Tuesday, March 24, 2009

Fossil of weird, ancient predator found in museum basement

A 500-million-year-old fossil of a seemingly hooded little predator (about the size of a shrimp) was discovered "lurking in the depths of the Royal Ontario Museum's fossil collection." (Globe and Mail) The little monster has a couple of claws, eyes (they had those half-a-billion years ago!?) several layers of teeth and a "hard carapace that jutted out from its head." What's it for? The hard carapace? Scientists have no idea.

The fossil was originally pulled from a pit full of fossils in Yoho National Park (British Columbia) in 1909. Over the last century, it's been misidentified a few times. For example, the mouth fossil was thought to be a jellyfish. And it was only recently that they put the whole thing together.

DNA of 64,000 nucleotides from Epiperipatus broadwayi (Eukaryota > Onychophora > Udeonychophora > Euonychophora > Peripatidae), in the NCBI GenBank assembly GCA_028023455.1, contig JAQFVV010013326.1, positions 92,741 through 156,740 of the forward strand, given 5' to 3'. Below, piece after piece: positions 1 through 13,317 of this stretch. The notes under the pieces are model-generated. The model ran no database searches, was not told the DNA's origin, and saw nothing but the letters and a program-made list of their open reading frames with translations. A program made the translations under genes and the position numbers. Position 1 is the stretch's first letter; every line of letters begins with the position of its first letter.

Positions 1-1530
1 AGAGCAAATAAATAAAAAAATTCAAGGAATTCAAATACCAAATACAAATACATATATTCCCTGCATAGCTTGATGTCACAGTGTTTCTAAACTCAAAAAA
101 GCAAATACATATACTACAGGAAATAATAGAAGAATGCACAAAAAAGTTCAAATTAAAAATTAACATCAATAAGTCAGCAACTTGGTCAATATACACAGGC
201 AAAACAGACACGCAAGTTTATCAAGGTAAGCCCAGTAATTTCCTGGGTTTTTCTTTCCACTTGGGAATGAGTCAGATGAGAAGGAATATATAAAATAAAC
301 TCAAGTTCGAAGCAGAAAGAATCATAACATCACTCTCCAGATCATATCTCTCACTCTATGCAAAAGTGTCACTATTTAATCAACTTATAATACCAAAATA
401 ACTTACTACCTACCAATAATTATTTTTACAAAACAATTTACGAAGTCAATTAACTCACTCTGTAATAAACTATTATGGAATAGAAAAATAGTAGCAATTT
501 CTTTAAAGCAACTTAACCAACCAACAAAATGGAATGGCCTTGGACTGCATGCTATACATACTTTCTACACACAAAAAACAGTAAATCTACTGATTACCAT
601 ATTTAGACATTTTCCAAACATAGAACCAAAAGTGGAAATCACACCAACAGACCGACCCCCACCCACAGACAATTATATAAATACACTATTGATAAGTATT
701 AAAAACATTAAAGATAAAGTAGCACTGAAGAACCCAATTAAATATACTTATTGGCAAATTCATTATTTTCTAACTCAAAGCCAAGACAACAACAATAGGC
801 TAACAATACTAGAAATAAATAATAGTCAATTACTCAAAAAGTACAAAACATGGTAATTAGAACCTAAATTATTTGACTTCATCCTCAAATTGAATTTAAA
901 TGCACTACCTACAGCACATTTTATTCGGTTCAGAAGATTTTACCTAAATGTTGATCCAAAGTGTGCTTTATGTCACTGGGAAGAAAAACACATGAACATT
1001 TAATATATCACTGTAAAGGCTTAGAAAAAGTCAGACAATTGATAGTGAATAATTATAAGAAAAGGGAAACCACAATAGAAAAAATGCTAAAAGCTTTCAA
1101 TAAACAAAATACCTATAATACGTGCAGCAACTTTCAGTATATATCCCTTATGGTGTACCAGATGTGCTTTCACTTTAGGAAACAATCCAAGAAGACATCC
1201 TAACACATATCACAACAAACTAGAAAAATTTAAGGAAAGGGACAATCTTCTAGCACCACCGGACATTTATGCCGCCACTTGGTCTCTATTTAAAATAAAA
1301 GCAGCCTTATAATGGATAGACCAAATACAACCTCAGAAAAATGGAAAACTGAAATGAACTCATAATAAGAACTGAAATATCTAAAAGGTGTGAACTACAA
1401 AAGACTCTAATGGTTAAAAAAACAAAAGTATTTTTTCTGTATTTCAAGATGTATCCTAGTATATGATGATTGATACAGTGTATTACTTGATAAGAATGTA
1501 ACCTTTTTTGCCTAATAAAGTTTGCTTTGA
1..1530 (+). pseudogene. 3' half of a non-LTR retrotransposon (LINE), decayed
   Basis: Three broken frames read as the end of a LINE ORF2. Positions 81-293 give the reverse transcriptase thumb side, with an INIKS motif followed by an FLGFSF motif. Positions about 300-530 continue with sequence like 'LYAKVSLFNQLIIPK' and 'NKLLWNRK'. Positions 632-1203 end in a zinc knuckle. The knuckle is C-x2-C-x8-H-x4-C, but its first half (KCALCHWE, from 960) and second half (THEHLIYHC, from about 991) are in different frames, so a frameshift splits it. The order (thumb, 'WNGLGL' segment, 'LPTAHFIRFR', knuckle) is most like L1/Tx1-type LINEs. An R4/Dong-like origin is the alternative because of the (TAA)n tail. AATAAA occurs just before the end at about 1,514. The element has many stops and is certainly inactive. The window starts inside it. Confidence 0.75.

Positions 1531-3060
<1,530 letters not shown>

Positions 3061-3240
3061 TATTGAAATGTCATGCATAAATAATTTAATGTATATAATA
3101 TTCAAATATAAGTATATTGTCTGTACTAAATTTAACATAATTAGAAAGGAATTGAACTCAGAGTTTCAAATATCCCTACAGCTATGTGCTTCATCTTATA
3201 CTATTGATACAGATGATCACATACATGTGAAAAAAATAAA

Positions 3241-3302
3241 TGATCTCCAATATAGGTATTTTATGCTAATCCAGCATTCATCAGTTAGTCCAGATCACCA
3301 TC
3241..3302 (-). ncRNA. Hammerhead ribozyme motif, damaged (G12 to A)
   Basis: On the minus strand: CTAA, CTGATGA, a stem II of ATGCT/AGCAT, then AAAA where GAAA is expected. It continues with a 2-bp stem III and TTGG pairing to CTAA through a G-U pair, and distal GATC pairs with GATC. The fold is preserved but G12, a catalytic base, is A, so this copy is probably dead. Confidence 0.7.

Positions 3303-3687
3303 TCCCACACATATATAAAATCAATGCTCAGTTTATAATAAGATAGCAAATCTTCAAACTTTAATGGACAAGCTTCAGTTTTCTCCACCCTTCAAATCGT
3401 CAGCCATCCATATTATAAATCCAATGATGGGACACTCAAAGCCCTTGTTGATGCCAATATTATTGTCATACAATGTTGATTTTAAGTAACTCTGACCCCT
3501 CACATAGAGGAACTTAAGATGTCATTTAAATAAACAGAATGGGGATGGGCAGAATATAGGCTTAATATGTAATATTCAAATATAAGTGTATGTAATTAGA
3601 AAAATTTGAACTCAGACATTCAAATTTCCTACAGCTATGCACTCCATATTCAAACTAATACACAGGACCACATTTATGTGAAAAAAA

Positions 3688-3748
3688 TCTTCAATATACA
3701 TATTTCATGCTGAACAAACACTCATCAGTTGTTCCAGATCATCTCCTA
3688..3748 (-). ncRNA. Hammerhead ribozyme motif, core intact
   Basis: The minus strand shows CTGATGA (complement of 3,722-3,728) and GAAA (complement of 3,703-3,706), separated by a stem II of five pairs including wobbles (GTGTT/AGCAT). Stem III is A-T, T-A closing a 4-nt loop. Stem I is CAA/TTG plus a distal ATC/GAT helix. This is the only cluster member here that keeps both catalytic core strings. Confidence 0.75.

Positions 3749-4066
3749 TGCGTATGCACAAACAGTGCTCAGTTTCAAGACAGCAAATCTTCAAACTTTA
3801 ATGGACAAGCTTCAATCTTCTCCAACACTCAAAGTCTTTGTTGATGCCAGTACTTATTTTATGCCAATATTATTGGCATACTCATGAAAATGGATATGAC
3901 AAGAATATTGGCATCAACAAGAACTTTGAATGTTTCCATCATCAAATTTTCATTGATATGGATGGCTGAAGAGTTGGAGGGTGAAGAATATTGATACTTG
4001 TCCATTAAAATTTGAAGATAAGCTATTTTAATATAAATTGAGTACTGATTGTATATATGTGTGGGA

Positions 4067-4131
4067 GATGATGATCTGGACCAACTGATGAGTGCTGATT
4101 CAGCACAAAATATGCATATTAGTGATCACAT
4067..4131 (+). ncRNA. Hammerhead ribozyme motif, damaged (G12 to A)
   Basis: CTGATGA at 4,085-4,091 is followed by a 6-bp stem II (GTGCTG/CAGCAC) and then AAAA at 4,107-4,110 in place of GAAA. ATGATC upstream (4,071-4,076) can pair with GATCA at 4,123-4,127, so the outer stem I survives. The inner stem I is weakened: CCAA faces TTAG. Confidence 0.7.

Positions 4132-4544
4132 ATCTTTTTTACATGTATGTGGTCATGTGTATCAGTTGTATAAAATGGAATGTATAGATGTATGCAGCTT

But give researchers some credit. The fossil, what one expert described as "roadkill," was almost completely flattened by hundreds of millions of years of geologic activity. And when a mangled specimen like that comes in, "it takes imagination and patience" to see what they truly are.

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I started pound360 to channel my obsession with vitamins, running and the five senses. Eventually, I got bored focusing on all that stuff, so I came back from a one month hiatus in May of 2007 (one year after launching Pound360) and broadened my mumblings here to include all science.